Do you find it shocking that a developer or property owner will disregard the value of human life because they want to make more profit?
Yes, but the question that I have always sought to answer in Nigeria is: what is the value of a Nigerian life to the Nigerian government? If we can’t define it, what will the life of a Nigerian be to a business owner? To what length will Nigeria go to save me if I am in trouble? If I am kidnapped in the Republic of Benin and the Nigerian government hears about it, what will the government do? Will it matter to the government if I die? I think that is the bottom line really of (the) collapses of buildings.
So, what we see (building collapse) is a reflection…
…of the value that we have placed on ourselves because if the owner of a building is compromising so that he can save money and goes to that building every time, it means that he also doesn’t value his life. If somebody doesn’t value their life, how will he value yours?
The state government accepted 26 out of the 28 recommendations that the panel you chaired made. What were the two recommendations that it rejected?
You have to ask the government. You should realise that as tribunal members, we didn’t birth ourselves. The government created that tribunal. That tribunal worked for the government and was handed over to the government. So, I think the media should probe the government and ask for the report and probably ask why it took 26 recommendations and not the whole recommendations. But one of the 26 recommendations, I recall, is that we advised the government to exhume all previous reports. We were not the first to investigate and did not bring in any new things. There had been several reports but there is this tendency of collecting reports and putting them aside. I dare say that until we properly define the value of Nigerian life, until the foetus in a pregnant woman is important to us and we do everything to ensure that it doesn’t die, building collapse won’t stop. It is about value.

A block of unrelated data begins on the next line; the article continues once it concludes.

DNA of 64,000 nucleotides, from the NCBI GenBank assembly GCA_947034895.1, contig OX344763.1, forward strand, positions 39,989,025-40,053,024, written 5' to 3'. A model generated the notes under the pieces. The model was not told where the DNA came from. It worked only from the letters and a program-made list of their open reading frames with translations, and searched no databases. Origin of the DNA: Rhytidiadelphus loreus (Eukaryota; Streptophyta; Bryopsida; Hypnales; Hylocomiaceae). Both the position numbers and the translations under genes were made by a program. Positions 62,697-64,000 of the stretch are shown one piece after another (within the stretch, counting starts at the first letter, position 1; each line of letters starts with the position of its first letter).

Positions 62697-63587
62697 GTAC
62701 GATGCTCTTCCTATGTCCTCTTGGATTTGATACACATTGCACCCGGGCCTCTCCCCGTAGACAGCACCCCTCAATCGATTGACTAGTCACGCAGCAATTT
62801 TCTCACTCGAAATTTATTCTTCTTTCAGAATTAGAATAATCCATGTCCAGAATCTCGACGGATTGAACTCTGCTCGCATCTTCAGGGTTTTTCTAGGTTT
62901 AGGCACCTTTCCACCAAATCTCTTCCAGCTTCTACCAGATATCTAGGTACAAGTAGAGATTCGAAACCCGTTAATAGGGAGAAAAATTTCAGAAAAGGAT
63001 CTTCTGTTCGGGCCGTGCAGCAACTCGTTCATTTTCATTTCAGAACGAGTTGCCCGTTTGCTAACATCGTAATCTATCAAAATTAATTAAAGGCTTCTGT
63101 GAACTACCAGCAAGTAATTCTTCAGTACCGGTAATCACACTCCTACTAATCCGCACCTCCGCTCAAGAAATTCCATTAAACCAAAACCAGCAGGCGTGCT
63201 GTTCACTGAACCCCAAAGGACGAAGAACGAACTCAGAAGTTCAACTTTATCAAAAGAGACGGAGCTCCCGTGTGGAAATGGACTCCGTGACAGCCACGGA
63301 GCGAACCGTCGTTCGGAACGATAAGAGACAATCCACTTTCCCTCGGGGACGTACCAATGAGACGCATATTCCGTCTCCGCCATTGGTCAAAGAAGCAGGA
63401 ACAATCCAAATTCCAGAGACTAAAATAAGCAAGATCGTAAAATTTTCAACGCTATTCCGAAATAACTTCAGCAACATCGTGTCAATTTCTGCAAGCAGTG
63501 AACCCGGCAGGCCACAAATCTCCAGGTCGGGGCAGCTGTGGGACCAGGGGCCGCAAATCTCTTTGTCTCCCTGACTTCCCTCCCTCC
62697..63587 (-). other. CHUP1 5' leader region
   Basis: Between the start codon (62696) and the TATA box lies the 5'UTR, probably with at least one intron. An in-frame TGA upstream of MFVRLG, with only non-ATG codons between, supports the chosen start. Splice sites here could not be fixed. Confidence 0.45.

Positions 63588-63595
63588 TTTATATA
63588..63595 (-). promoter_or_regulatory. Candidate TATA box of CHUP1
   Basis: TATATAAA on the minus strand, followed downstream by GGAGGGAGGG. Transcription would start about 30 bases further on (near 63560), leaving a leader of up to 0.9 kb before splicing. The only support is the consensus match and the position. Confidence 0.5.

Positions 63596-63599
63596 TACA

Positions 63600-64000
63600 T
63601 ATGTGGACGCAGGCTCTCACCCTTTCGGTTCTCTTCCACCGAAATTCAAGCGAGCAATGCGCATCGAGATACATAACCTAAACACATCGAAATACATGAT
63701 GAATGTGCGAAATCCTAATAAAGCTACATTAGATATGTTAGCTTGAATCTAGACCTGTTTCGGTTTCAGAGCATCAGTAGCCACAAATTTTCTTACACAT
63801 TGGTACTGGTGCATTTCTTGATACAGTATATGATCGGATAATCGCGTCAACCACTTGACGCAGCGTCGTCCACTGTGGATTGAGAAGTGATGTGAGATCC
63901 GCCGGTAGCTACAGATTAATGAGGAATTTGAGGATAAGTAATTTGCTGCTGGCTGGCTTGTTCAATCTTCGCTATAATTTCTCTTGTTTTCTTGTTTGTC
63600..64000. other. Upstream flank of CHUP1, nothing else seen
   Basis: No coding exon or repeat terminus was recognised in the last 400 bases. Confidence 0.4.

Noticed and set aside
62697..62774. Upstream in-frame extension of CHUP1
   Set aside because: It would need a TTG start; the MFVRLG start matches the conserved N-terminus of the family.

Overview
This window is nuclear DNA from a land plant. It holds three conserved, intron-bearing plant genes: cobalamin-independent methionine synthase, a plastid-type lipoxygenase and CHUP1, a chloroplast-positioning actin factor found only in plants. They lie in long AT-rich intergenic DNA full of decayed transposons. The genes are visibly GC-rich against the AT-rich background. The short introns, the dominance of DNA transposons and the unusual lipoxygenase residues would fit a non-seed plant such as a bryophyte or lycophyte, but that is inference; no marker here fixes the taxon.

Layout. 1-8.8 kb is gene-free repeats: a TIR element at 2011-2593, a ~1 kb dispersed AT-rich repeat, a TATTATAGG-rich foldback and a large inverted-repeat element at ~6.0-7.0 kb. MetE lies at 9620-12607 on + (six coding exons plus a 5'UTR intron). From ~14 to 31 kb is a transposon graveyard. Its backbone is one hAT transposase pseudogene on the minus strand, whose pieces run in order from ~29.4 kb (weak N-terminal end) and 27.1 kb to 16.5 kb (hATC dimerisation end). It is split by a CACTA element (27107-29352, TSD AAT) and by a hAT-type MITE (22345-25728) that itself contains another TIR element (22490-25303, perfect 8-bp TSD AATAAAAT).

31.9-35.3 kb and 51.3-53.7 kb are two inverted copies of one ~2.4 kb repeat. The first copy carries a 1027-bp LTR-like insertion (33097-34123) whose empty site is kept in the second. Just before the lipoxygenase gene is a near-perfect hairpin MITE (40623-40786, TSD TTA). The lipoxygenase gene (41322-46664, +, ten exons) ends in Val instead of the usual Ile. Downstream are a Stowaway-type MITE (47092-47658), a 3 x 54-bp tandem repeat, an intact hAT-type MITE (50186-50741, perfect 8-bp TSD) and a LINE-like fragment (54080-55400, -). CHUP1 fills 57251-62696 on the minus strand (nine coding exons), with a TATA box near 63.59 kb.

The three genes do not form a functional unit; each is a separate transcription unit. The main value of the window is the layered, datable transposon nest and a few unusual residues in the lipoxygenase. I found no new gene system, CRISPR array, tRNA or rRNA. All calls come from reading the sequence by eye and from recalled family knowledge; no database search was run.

Are you impressed with how the state government has handled or, if you like, implemented the recommendations you put forward?
I think you should be telling me. It is the media that should be telling us. See, it is difficult to make assessments if you don’t have any reports. Some things happen gradually. If my experience in the government is anything to go by, there are a lot of tables that some decisions have to pass through, it (implementation) may not be as sudden or as fast as it happens in the private sector because in implementing some (of the recommendations), there are policies that may have to be issued. When a policy is made, it is made for one day. The bottlenecks and loopholes have to be considered. But when the government comes with its decisions, they are usually long-lasting.